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This volume contains the papers presented at the 15th International Symposium on Hearing (ISH), which was held at the Hotel Regio, Santa Marta de Tormes, Salamanca, Spain, between 1st and 5th June 2009. Since its inception in 1969, this Symposium has been a forum of excellence for debating the neurophysiological basis of auditory perception, with computational models as tools to test and unify physiological and perceptual theories. Every paper in this symposium includes two of the following: auditory physiology, psychoph- ics or modeling. The topics range from cochlear physiology to auditory…mehr

Produktbeschreibung
This volume contains the papers presented at the 15th International Symposium on Hearing (ISH), which was held at the Hotel Regio, Santa Marta de Tormes, Salamanca, Spain, between 1st and 5th June 2009. Since its inception in 1969, this Symposium has been a forum of excellence for debating the neurophysiological basis of auditory perception, with computational models as tools to test and unify physiological and perceptual theories. Every paper in this symposium includes two of the following: auditory physiology, psychoph- ics or modeling. The topics range from cochlear physiology to auditory attention and learning. While the symposium is always hosted by European countries, p- ticipants come from all over the world and are among the leaders in their fields. The result is an outstanding symposium, which has been described by some as a "world summit of auditory research. " The current volume has a bottom-up structure from "simpler" physiological to more "complex" perceptual phenomena and follows the order of presentations at the meeting. Parts I to III are dedicated to information processing in the peripheral au- tory system and its implications for auditory masking, spectral processing, and c- ing. Part IV focuses on the physiological bases of pitch and timbre perception. Part V is dedicated to binaural hearing. Parts VI and VII cover recent advances in und- standing speech processing and perception and auditory scene analysis. Part VIII focuses on the neurophysiological bases of novelty detection, attention, and learning.

Dieser Download kann aus rechtlichen Gründen nur mit Rechnungsadresse in A, B, BG, CY, CZ, D, DK, EW, E, FIN, F, GR, HR, H, IRL, I, LT, L, LR, M, NL, PL, P, R, S, SLO, SK ausgeliefert werden.

  • Produktdetails
  • Verlag: Springer-Verlag GmbH
  • Seitenzahl: 644
  • Erscheinungstermin: 23. März 2010
  • Englisch
  • ISBN-13: 9781441956866
  • Artikelnr.: 37351839
Autorenporträt
Enrique A. Lopez-Poveda, Ph.D. is director of the Auditory Computation and Psychoacoustics Unit of the Neuroscience Institute of Castilla y León (University of Salamanca, Spain). His research focuses on understanding and modeling human cochlear nonlinear signal processing and the role of the peripheral auditory system in normal and impaired auditory perception. He has authored over 45 scientific papers and book chapters and is co-editor of the book Computational Models of the Auditory System (Springer Handbook of Auditory Research). He has been principal investigator, participant and consultant on numerous research projects. He is member of the Acoustical Society of America and of the Association of Research in Otolaryngololgy.
Inhaltsangabe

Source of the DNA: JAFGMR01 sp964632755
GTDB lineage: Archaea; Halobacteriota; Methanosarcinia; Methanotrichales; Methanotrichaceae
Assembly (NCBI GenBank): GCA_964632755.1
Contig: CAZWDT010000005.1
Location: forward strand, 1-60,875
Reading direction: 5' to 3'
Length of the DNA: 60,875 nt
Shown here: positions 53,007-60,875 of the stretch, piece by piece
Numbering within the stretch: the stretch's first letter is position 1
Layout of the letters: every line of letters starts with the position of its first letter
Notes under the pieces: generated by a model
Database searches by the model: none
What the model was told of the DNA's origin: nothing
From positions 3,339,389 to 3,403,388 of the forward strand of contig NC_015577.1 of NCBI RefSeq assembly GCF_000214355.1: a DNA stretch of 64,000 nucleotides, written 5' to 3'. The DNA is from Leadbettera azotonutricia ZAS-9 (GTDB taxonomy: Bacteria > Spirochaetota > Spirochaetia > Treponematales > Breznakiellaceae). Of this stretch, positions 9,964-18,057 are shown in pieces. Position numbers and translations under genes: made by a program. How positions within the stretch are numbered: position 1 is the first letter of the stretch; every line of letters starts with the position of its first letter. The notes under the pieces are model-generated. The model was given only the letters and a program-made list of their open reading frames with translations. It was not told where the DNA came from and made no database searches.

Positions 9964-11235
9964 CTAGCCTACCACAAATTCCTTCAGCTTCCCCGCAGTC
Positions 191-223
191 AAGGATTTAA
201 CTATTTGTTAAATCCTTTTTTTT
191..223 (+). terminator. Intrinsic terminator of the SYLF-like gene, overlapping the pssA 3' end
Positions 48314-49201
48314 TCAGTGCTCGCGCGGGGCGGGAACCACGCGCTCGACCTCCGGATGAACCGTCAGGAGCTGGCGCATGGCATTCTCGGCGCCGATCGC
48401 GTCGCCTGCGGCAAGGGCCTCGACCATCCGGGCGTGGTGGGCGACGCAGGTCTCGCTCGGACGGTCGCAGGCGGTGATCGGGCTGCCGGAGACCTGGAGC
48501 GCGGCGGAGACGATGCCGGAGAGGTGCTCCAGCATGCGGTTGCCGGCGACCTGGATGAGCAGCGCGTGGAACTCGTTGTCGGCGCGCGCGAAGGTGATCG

Part IPeripheral/Cochlear Processing1.Otoacoustic emissions theories can be tested with behavioral methods.ENRIQUE A. LÓPEZ-POVEDA, PETER JOHANNESEN2.Basilar membrane responses to simultaneous presentations of white noise and a single tone.ALBERTO RECIO-SPINOSO, ENRIQUE A. LOPEZ-POVEDA3.The influence of the helicotrema on low-frequency hearing.TORSTEN MARQUARDT, CHRISTIAN SEJER PEDERSEN4.Mechanisms of masking by Schroeder-phase complexes.MAGDALENA WOJTCZAK, ANDREW J. OXENHAM5.The frequency selectivity of gain reduction masking: Analysis using two equally-effective maskers.SKYLER G. JENNINGS, ELIZABETH A. STRICKLAND6.Investigating cortical descending control of the peripheral auditory system.DARREN EDWARDS, ALAN R. PALMER7.Exploiting transgenic mice to explore the role of the tectorial membrane in cochlear sensory processing.GUY P. RICHARDSON, VICTORIA LUKASHKINA, ANDREI N. LUKASHKIN, IAN J. RUSSELL8.Auditory prepulse inhibition of neuronal activity in the rat cochlear root nucleus.RICARDO GÓMEZ-NIETO, JOSÉ ANCHIETA DE CASTRO E HORTA JÚNIOR, ORLANDO CASTELLANO, DONAL G. SINEX, DOLORES E. LÓPEZPart IIMasking9.FM forward masking: Implications for FM processing.NEAL VIEMEISTER, ANDREW BYRNE, MAGDALENA WOJTCZAK, MARK STELLMACK10.Electrophysiological correlates of intensity resolution under forward masking.DANIEL OBERFELD11.Neuronal measures of threshold and magnitude of forward masking in primary auditory cortex.ANA ALVES-PINTO, SYLVIE BAUDOUX, ALAN PALMER, CHRIS J. SUMNER12.Effect of presence of cue tone on tuning of auditory filter derived from simultaneous masking.SHUNSUKE KIDANI, MASASHI UNOKIPart IIISpectral processing and coding13.Tone in noise detection: Observed discrepancies in spectral integration.NICOLAS LE GOFF, ARMIN KOHLRAUSCHB, JEROEN BREEBAARTC, STEVEN VAN DE PAR14.Linear and nonlinear coding of sound spectra by discharge rate in neurons comprising the ascending pathway through the lateral superior olive.DANIEL J. TOLLIN, KANTHAIAH KOKA15.Enhancement in the marmoset inferior colliculus: neural correlates of perceptual "pop out".PAUL NELSON, ERIC YOUNG16.Auditory temporal integration at threshold: Evidence of a cortical origin.BERND LÜTKENHÖNERPart IVPitch and Timbre17.Spatiotemporal characteristics of cortical responses to a new dichotic pitch stimulus.CAROLINE WITTON, ARJAN HILLEBRAND, G. BRUCE HENNING18.A temporal code for Huggins pitch?CHRISTOPHER J. PLACK, SUZANNE FITZPATRICK, ROBERT P. CARLYON, HEDWIG E. GOCKEL19.Understanding pitch perception as a hierarchical process with top-down modulation.EMILI BALAGUER-BALLESTER, NICHOLAS R. CLARK, MARTIN COATH, KATRIN KRUMBHOLZ, SUSAN DENHAM20.The Harmonic Organization of Auditory Cortex.XIAOQIN WANG21.Reviewing the definition of timbre as it pertains to the perception of speech and musical sounds.ROY D. PATTERSON, THOMAS C. WALTERS, JESSICA J. M. MONAGHAN, ETIENNE GAUDRAIN22.Size Perception for acoustically scaled sounds of naturally pronounced and whispered words.TOSHIO IRINO, YOSHIE AOKI, HIDEKI KAWAHARA, ROY D. PATTERSONPart VBinaural hearing23.Subcomponent cues in binaural unmasking.JOHN CULLING24.Interaural correlations between +1 and -1 on a Thurstone scale: psychometric functions and a two-parameter model.HELGE LÜDDEMANN, HELMUT RIEDEL, ANDRE RUPP25.Dynamic ITDs, not ILDs, underlie binaural detection of a tone in wideband noise.MARCEL VAN DER HEIJDEN, PHILIP X. JORIS26.Effect of reverberation on directional sensitivity of auditory neurons: Central and peripheral factors.SASHA DEVORE, ANDREW SCHWARTZ, BERTRAND DELGUTTE27.New experiments employing raised-sine stimuli suggest an unknown factor affects sensitivity to envelope-based ITDs for stimuli having low depths of modulation.LESLIE R. BERNSTEIN, CONSTANTINE TRAHIOTIS28.Modeling Physiological and Psychophysical Responses to Precedence Effect Stimuli.JING XIA, ANDREW BRUGHERA, H. STEVEN COLBURN, BARBARA SHINN-CUNNINGHAM29.Binaurally-coherent jitter improves neural and perceptual ITD sensitivity in normal and electric hearing.M. GOUPELL, K. HANCOCK, P. MAJDAK, B. LABACK, B. DELGUTTE30.Lateralization of tone complexes in noise: the role of monaural envelope processing in binaural hearing.STEVEN VAN DE PAR, ARMIN KOHLRAUSCH, NICOLAS LE GOFF31.Adjustment of interaural-time-difference analysis to sound level.IDA SIVEKE, CHRISTIAN LEIBOLD, KATHARINA KAISER, BENEDIKT GROTHE, LUTZ WIEGREBE32.The role of envelope wave form, adaptation, and attacks in binaural perception.STEPHAN D. EWERT, MATHIAS DIETZ, MARTIN KLEIN-HENNIG, VOLKER HOHMANN33.Short-term synaptic plasticity and adaptation contribute to the coding of timing and intensity information.KATRINA MACLEOD, GO ASHIDA, CHRIS GLAZE AND CATHERINE CARR34.Adaptive coding for auditory spatial cues.PHILLIPP HEHRMANN, JULIA MAIER, NICOL HARPER, DAVID MCALPINE, MANEESH SAHANI35.Phase shifts in monaural field potentials of the medial superior olive.MYLES MC LAUGHLIN, MARCEL VAN DER HEIJDEN, PHILIP X. JORISPart VISpeech Processing and Perception36.Representation of intelligible and distorted speech in human auditory cortex.STEFAN UPPENKAMP, HAGEN WIERSTORF37.Intelligibility of time-compressed speech with periodic and aperiodic insertions of silence: Evidence for endogenous brain rhythms in speech perception?ODED GHITZA, STEVEN GREENBERG38.The representation of the pitch of vowel sounds in ferret auditory cortex.JAN SCHNUPP, ANDREW KING, KERRY WALKER, JENNIFER BIZLEY39.Macroscopic and microscopic analysis of speech recognition in noise: What can be understood at which level?THOMAS BRAND, TIM JÜRGENS, RAINER BEUTELMANN, RALPH M. MEYER, BIRGER KOLLMEIER40.Effects of peripheral tuning on the auditory nerve's representation of speech envelope and temporal fine structure cues.RASHA A. IBRAHIM, IAN C. BRUCE41.Room reflections and constancy in speech-like sounds: Within-band effects.A. J. WATKINS, A. RAIMOND, S. J. MAKIN42.Identification of perceptual cues for consonant sounds and the influence of sensorineural hearing loss on speech perception.FEIPENG LI, JONT B. ALLENPart VIIAuditory Scene Analysis43.A comparative view on the perception of mistuning: constraints of the auditory periphery.ASTRID KLINGE, NAOYA ITATANI, GEORG M. KLUMP44.Stability of perceptual organisation in auditory streaming.SUSAN L. DENHAM, KINGA GYIMESI, GÁBOR STEFANICS, ISTVÁN WINKLER45.Sequential and simultaneous auditory grouping measured with synchrony detection.CHRISTOPHE MICHEYL, SHIHAB SHAMMA, MOUNYA ELHILALI, ANDREW J. OXENHAM46.Rate vs. temporal code? A spatio-temporal coherence model of the cortical basis of streaming.MOUNYA ELHILALI, LING MA, CHRISTOPHE MICHEYL, ANDREW J. OXENHAM, SHIHAB A. SHAMMA47.Objective measures of Auditory Scene Analysis.ROBERT P. CARLYON, SARAH K. THOMPSON, ANTJE HEINRICH, FRIEDEMANN PULVERMULLER, MATTHEW H. DAVIS, YURY SHTYROV, RHODRI CUSACK, INGRID S. JOHNSRUDE48.Perception of concurrent sentences with harmonic or frequency-shifted voiced excitation: Performance of human listeners and of computational models based on autocorrelation.BRIAN ROBERTS, STEPHEN D. HOLMES, CHRISTOPHER J. DARWIN, GUY J. BROWNPart VIIINovelty detection, Attention and Learning49.Is there stimulus-specific adaptation in the medial geniculate body of the rat?FLORA ANTUNES, ELLEN COVEY, MANUEL S. MALMIERCA50.Auditory streaming at the cocktail party: Simultaneous neural and behavioral studies of auditory attention.MOUNYA ELHILALI, JUANJUAN XIANG, SHIHAB A. SHAMMA, JONATHAN Z. SIMON51.Correlates of auditory attention and task performance in primary auditory and prefrontal cortex.SHIHAB SHAMMA, JONATHAN FRITZ, STEPHEN DAVID, MOUNYA ELHILALI, DANIEL WINKOWSKI, PINGBO YIN52.The implicit learning of noise: Behavioural data and computational models.TREVOR R. AGUS, MARION BEAUVAIS, SIMON J. THORPE, DANIEL PRESSNITZER53.Role of primary auditory cortex in acoustic orientation and approach-to-target responses.FERNANDO R. NODAL, VICTORIA M. BAJO, ANDREW J. KINGPart IXHearing impairment54.Objective and behavioral estimates of cochlear response times innormal-hearing and hearing-impaired human listeners.OLAF STRELCYK, TORSTEN DAU55.Why do hearing-impaired listeners fail to benefit from masker fluctuations?JOSHUA G. W. BERNSTEIN56.Across-fiber coding of temporal fine-structure: Effects of noise-induced hearing loss on auditory-nerve responses.MICHAEL G. HEINZ, JAYAGANESH SWAMINATHAN, JONATHAN D. BOLEY, SUSHRUT KALE57.Beyond the audiogram: identifying and modelling patterns of hearing deficits.RAY MEDDIS, WENDY LECLUYSE, CHRISTINE M. TAN, MANASA R. PANDA, ROBERT T. FERRY